Johnson Controls to ramp up mainland output of batteries for ‘start-stop’ engine technology
Johnson Controls plans to double its output of vehicle batteries on the mainland by 2020, spurred by buoyant demand for new engine technology designed to meet tightened fuel-efficiency targets.
Kenneth Yeng, chief executive of Johnson Controls’ power solution operations in China, told the South China Morning Post that the company would set up two plants with a combined annual capacity of 13.5 million batteries, a move to consolidate its leading position in the start-stop system segment, a technology that automatically shuts down and restarts a vehicle engine to reduce idling time.
The company, the world’s largest manufacturer of vehicle batteries, currently has mainland facilities in Chongqing and Zhejiang which can jointly produce 16 million batteries a year.
“The Chinese government’s resolution in cutting pollution has driven substantial demand for advanced batteries,” Yeng said. “In this round of national campaign to improve fuel efficiency and protect the environment, drastic actions were taken by automakers to meet the targets.”
Johnson Controls’ production of AGM batteries, a main component of the start-stop system, is expected to hit 3 million units this year, double the volume shipped in 2016 as assemblers including home-grown auto brands increase orders, he added.
Johnson Controls is the runaway leader in the segment with a 70 per cent share of the market.
In China, the world’s largest auto market, about 16 per cent of new passenger vehicles are equipped with start-stop technology.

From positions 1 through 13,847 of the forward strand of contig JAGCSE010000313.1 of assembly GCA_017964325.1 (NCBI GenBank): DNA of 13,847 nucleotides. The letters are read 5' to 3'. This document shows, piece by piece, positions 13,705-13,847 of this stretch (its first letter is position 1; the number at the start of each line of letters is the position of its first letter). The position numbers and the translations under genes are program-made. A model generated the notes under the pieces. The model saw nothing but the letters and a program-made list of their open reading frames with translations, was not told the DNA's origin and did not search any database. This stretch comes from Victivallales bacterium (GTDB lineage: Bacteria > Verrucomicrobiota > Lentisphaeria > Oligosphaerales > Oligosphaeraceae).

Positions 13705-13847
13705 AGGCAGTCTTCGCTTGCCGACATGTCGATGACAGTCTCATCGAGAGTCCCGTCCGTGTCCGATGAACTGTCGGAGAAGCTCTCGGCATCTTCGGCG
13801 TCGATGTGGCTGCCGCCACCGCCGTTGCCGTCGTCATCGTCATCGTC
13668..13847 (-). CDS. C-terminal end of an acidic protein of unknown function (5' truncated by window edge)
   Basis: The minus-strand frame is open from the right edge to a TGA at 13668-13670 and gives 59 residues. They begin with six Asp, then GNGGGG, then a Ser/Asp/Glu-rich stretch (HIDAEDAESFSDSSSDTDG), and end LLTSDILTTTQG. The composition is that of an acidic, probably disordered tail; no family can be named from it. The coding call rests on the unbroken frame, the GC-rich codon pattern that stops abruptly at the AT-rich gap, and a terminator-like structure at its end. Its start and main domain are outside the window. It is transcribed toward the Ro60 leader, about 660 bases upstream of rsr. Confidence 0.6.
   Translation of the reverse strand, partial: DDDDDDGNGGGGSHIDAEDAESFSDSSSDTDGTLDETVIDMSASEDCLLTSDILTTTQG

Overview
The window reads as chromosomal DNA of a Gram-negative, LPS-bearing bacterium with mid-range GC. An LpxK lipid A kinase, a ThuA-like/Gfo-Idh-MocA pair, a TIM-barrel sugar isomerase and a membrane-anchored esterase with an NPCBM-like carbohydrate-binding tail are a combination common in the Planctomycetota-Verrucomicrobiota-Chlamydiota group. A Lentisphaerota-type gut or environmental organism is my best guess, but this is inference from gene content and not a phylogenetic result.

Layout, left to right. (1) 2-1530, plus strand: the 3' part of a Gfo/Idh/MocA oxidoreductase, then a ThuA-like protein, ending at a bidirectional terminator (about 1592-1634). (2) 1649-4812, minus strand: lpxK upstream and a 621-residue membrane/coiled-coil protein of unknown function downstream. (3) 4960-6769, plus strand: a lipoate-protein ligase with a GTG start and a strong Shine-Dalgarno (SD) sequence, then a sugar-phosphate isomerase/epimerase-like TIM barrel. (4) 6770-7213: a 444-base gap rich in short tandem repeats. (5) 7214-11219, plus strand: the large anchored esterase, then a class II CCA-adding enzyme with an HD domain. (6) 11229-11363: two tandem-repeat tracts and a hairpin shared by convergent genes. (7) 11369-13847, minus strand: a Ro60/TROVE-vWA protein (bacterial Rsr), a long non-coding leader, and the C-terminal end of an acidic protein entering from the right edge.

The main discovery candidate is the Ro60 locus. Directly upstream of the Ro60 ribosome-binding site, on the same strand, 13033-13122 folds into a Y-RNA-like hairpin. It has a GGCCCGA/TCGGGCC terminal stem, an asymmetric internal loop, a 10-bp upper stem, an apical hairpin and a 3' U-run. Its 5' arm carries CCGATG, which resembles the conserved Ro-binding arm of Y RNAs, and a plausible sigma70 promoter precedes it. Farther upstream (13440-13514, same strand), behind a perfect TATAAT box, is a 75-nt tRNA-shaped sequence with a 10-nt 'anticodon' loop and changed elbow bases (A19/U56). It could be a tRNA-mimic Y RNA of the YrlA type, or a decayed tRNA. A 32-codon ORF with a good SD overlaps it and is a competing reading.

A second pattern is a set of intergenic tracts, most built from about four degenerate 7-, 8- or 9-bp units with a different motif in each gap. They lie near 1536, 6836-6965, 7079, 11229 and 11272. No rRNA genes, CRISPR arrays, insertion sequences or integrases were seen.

By reducing engine idling time, start-stop technology can help slash fuel consumption by more than 5 per cent compared with conventional engines, while also reducing harmful emissions.
Beijing’s higher fuel efficiency targets prompted international auto marques and their Chinese rivals to adopt start-stop technology.
Great Wall Motor, maker of the H6 “Haval”, the mainland’s best-selling sport utility vehicle, has become one of Johnson Controls’ new customers, Yeng said.
He forecast 50 per cent of new cars would use start-stop technology by 2020.
“In the next five to 10 years, start-stop batteries still have a rosy prospect in China before electric cars gain in popularity,” said Yeng. “Fossil fuel vehicles will still dominate the auto market.”
Johnson Controls has joined with Beijing-based BAIC Motor to establish a plant in Shandong and will set up another in northern China.
The Shandong-based US$250 million factory with a capacity of 7.5 million batteries will start production in 2019 and the other facility will likely be operational the following year.
Johnson Controls owns 75 per cent of the joint venture with BAIC.
A preference among mainland consumers for bigger, upmarket vehicles equipped with mobile connectivity has heightened the need for advanced auto batteries, a trend that has benefitted Johnson Controls.
“We will continue to see growth in the Chinese market,” Yeng said. “As the country steps up efforts to cut overcapacity, advanced products such as start-stop batteries will stand out as they create more added value for manufacturers.”
Johnson Controls is the second-largest auto battery supplier to passenger car markers in China.